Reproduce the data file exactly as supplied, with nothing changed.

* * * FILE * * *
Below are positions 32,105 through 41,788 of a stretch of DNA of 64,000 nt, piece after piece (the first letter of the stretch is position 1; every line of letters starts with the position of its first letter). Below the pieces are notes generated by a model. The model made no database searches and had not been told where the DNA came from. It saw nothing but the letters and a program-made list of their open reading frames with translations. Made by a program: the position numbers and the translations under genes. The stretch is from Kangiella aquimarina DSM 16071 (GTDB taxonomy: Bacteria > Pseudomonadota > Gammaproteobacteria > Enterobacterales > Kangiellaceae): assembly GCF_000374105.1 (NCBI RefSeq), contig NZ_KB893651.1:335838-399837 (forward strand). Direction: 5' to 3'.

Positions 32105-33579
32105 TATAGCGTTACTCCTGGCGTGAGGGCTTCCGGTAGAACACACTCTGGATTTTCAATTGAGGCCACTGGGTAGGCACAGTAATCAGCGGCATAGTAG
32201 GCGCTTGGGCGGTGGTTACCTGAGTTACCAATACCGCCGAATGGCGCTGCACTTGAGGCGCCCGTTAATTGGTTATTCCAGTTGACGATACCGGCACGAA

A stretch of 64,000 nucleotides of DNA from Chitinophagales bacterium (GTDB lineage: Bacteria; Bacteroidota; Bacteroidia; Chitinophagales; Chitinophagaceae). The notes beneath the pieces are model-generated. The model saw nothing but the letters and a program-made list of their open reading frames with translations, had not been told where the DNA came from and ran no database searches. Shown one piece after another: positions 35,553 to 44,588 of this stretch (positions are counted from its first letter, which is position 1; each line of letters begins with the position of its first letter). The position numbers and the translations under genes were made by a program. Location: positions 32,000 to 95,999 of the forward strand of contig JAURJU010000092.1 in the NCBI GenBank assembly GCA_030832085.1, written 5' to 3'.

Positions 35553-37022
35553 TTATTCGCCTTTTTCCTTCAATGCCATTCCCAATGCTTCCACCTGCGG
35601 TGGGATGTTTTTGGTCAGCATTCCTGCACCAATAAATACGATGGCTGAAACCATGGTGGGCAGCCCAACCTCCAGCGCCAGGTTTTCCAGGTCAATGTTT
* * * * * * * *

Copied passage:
Below are positions 32,105 through 41,788 of a stretch of DNA of 64,000 nt, piece after piece (the first letter of the stretch is position 1; every line of letters starts with the position of its first letter). Below the pieces are notes generated by a model. The model made no database searches and had not been told where the DNA came from. It saw nothing but the letters and a program-made list of their open reading frames with translations. Made by a program: the position numbers and the translations under genes. The stretch is from Kangiella aquimarina DSM 16071 (GTDB taxonomy: Bacteria > Pseudomonadota > Gammaproteobacteria > Enterobacterales > Kangiellaceae): assembly GCF_000374105.1 (NCBI RefSeq), contig NZ_KB893651.1:335838-399837 (forward strand). Direction: 5' to 3'.

Positions 32105-33579
32105 TATAGCGTTACTCCTGGCGTGAGGGCTTCCGGTAGAACACACTCTGGATTTTCAATTGAGGCCACTGGGTAGGCACAGTAATCAGCGGCATAGTAG
32201 GCGCTTGGGCGGTGGTTACCTGAGTTACCAATACCGCCGAATGGCGCTGCACTTGAGGCGCCCGTTAATTGGTTATTCCAGTTGACGATACCGGCACGAA

A stretch of 64,000 nucleotides of DNA from Chitinophagales bacterium (GTDB lineage: Bacteria; Bacteroidota; Bacteroidia; Chitinophagales; Chitinophagaceae). The notes beneath the pieces are model-generated. The model saw nothing but the letters and a program-made list of their open reading frames with translations, had not been told where the DNA came from and ran no database searches. Shown one piece after another: positions 35,553 to 44,588 of this stretch (positions are counted from its first letter, which is position 1; each line of letters begins with the position of its first letter). The position numbers and the translations under genes were made by a program. Location: positions 32,000 to 95,999 of the forward strand of contig JAURJU010000092.1 in the NCBI GenBank assembly GCA_030832085.1, written 5' to 3'.

Positions 35553-37022
35553 TTATTCGCCTTTTTCCTTCAATGCCATTCCCAATGCTTCCACCTGCGG
35601 TGGGATGTTTTTGGTCAGCATTCCTGCACCAATAAATACGATGGCTGAAACCATGGTGGGCAGCCCAACCTCCAGCGCCAGGTTTTCCAGGTCAATGTTT